Since hardwood is easily worked, dies made of hardwood are satisfactory when the die is to be used only a few times. If a number of similar joggles are to be produced, use steel or aluminum alloy dies. Dies of aluminum alloy are preferred since they are easier to fabricate than those of steel and wear about as long. These dies are sufficiently soft and resilient to permit forming aluminum alloy parts on them without marring, and nicks and scratches are easily removed from their surfaces.
When using joggling dies for the first time, test them for accuracy on a piece of waste stock to avoid the possibility of ruining already fabricated parts. Always keep the surfaces of the blocks free from dirt, filings, and the like, so that the work is not marred. [Figure 4-165]
Lightening holes are cut in rib sections, fuselage frames, and other structural parts to decrease weight. To avoid weakening the member by removal of the material, flanges are often pressed around the holes to strengthen the area from which the material was removed.
Lightening holes should never be cut in any structural part unless authorized. The size of the lightening hole and the width of the flange formed around the hole are determined by design specifications. Margins of safety are considered in the specifications so that the weight of the part can be decreased and still retain the necessary strength. Lightening holes may be cut with a hole saw, a punch, or a fly cutter. The edges are filed smooth to prevent them from cracking or tearing.
Flanging Lightening Holes
Form the flange by using a flanging die, or hardwood or metal form blocks. Flanging dies consist of two matching parts: a female and a male die. For flanging soft metal, dies can be of hardwood, such as maple. For hard metal or for more permanent use, they should be made of steel. The pilot guide should be the same size as the hole to be flanged, and the shoulder should be the same width and angle as the desired flange.
When flanging lightening holes, place the material between the mating parts of the die and form it by hammering or squeezing the dies together in a vise or in an arbor press (a small hand operated press). The dies work more smoothly if they are coated with light machine oil. [Figure 4-166]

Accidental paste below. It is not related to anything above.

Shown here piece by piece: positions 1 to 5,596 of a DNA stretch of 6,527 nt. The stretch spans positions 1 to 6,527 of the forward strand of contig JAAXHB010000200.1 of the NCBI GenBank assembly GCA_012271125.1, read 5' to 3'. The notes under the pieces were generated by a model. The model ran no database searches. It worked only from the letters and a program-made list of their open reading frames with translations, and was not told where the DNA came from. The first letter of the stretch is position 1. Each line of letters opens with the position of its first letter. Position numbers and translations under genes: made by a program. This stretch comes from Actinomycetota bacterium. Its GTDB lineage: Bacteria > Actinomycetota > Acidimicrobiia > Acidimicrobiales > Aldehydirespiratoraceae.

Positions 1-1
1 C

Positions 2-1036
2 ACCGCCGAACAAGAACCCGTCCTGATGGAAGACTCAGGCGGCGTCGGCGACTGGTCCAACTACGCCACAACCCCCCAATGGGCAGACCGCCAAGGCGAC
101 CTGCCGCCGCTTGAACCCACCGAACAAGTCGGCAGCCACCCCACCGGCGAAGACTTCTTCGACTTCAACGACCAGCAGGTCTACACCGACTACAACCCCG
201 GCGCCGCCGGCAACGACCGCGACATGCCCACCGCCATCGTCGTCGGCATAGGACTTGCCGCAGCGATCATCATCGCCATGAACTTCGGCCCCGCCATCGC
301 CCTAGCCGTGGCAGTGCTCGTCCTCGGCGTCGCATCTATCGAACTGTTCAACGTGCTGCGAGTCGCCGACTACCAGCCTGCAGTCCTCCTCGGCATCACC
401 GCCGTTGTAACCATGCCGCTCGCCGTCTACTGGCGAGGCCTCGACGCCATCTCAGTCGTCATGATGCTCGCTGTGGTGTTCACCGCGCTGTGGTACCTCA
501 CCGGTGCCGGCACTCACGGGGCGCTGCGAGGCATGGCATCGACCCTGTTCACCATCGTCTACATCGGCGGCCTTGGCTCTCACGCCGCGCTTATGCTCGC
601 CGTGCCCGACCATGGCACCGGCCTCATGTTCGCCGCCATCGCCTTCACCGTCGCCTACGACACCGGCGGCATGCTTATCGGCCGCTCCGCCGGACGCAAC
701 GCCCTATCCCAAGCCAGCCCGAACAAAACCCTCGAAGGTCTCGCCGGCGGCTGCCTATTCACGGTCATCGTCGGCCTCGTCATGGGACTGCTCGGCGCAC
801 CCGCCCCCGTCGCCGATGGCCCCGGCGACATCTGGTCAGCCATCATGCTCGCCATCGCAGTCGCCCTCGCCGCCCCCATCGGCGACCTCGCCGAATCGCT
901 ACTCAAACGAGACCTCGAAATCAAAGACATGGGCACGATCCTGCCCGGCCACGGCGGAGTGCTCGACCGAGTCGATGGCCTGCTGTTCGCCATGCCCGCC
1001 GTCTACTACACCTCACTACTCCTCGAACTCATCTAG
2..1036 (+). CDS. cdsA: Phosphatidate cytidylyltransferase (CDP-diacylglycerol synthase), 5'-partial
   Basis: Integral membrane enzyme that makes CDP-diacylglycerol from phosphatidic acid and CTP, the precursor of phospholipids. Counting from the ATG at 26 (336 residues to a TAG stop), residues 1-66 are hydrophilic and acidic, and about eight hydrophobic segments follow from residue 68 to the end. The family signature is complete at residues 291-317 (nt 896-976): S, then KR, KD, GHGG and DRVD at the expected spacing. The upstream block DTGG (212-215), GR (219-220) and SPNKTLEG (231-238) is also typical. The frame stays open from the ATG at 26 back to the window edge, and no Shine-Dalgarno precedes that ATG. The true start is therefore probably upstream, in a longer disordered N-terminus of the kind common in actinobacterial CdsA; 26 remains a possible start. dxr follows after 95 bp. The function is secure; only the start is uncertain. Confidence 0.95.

Working Stainless Steel
Corrosion-resistant-steel (CRES) sheet is used on some parts of the aircraft when high strength is required. CRES causes magnesium, aluminum, or cadmium to corrode when it touches these metals. To isolate CRES from magnesium and aluminum, apply a finish that gives protection between their mating surfaces. It is important to use a bend radius that is larger than the recommended minimum bend radius to prevent cracking of the material in the bend area.
When working with stainless steel, make sure that the metal does not become unduly scratched or marred. Also, take special precautions when shearing, punching, or drilling this metal. It takes about twice as much pressure to shear or punch stainless steel as it does mild steel. Keep the shear or punch and die adjusted very closely. Too much clearance permits the metal to be drawn over the edge of the die and causes it to become work hardened, resulting in excessive strain on the machine. When drilling stainless steel, use an HSS drill bit ground to an included angle of 135°. Keep the drill speed about one-half that required for drilling mild steel, but never exceed 750 rpm. Keep a uniform pressure on the drill so the feed is constant at all times. Drill the material on a backing plate, such as cast iron, which is hard enough to permit the drill bit to cut completely through the stock without pushing the metal away from the drill point. Spot the drill bit before turning on the power and also make sure that pressure is exerted when the power is turned on.